Year of Graduation


Level of Access

Open Access Thesis

Embargo Period


Department or Program


First Advisor

Matthew Botsch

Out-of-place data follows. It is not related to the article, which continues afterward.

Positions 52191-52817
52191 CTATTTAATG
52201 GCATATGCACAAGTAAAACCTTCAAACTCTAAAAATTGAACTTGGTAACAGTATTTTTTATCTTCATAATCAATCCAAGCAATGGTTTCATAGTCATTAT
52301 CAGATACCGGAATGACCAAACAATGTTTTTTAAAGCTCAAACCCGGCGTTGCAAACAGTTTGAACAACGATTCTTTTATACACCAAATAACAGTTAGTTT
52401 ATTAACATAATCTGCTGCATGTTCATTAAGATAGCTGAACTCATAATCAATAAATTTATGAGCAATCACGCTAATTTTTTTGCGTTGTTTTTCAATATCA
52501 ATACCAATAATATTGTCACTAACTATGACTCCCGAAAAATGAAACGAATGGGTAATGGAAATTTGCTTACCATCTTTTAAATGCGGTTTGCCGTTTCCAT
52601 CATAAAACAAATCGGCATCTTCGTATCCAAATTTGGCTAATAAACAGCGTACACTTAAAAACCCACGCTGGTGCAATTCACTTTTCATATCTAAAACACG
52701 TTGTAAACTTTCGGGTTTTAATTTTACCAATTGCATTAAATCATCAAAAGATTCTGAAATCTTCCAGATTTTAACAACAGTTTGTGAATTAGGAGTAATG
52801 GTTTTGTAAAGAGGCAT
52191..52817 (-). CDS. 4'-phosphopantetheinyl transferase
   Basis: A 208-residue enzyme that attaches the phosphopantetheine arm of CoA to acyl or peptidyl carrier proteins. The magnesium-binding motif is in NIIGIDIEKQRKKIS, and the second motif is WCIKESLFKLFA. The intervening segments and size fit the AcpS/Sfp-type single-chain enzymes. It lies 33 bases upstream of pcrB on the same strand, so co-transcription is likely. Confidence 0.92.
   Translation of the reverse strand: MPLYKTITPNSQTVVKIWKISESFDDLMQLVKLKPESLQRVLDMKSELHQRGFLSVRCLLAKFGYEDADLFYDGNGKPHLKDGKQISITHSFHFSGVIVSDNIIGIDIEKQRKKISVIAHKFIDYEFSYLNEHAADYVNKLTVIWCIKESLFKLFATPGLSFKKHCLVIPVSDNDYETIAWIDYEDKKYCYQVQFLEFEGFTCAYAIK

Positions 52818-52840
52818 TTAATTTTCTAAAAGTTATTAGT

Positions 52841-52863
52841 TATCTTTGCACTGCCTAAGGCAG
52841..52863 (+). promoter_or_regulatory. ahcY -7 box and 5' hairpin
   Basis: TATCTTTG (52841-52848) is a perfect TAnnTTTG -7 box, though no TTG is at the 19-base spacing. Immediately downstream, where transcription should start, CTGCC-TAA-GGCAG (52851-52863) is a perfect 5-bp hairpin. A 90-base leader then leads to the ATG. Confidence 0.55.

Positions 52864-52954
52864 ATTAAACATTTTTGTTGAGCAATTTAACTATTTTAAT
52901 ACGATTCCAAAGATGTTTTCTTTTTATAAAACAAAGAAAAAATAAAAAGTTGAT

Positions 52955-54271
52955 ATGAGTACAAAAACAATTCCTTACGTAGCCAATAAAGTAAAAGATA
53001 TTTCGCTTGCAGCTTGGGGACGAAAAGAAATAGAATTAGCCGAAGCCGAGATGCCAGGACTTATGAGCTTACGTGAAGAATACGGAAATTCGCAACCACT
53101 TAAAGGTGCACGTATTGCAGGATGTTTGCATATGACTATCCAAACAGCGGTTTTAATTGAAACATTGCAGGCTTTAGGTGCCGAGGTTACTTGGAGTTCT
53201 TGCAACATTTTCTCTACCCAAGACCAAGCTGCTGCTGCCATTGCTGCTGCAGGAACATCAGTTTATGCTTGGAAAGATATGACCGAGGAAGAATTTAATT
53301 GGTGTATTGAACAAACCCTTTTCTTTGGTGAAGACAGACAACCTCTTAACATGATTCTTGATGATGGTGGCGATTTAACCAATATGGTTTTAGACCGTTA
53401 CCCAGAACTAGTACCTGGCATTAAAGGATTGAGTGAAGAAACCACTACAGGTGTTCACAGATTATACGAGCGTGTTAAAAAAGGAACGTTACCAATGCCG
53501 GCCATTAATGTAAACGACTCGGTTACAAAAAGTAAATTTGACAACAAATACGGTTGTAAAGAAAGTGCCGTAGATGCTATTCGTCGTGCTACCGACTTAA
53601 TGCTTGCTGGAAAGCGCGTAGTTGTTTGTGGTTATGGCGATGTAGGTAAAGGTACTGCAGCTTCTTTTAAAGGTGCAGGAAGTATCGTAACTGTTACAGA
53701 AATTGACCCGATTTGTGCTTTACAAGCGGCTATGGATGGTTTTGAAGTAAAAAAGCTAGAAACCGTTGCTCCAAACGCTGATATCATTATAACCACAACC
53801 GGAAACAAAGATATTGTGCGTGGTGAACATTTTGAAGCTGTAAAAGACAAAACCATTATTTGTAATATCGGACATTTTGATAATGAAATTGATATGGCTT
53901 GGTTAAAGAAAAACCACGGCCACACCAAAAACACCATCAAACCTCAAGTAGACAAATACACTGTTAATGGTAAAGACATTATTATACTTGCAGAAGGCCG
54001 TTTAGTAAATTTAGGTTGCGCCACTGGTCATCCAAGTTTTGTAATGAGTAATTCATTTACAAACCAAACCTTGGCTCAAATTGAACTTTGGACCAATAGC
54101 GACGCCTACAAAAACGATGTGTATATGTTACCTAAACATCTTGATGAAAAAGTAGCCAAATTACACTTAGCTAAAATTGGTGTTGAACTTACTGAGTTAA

Income inequality and intergenerational mobility are two common measures of economic fairness in society. While they measure distinct ideas, they are significantly related in an inverse way across countries as well as across regions in the United States. This relationship is illustrated on the Great Gatsby Curve. Unequal access to education is one factor that has been found to drive the negative relationship between these two measures and therefore create the negatively sloping Great Gatsby Curve. Therefore, creating more equal access to education, such as through government spending, could lessen the connection between these two factors. The primary purpose of this research is to explore the effect of public educational expenditure on intergenerational mobility as well as on the slope of the Great Gatsby Curve. At the primary/secondary education level, this study finds that places with higher public spending on education tend to have higher levels of intergenerational mobility. However, no significant relationship is found between spending on tertiary education and intergenerational mobility. In addition, while higher primary/secondary educational spending is associated with a flatter Great Gatsby Curve at the school district level, these results were not consistent at the commuting zone level, so no strong conclusions can be made about the effect of public educational expenditures as a mediating factor of the Great Gatsby Curve.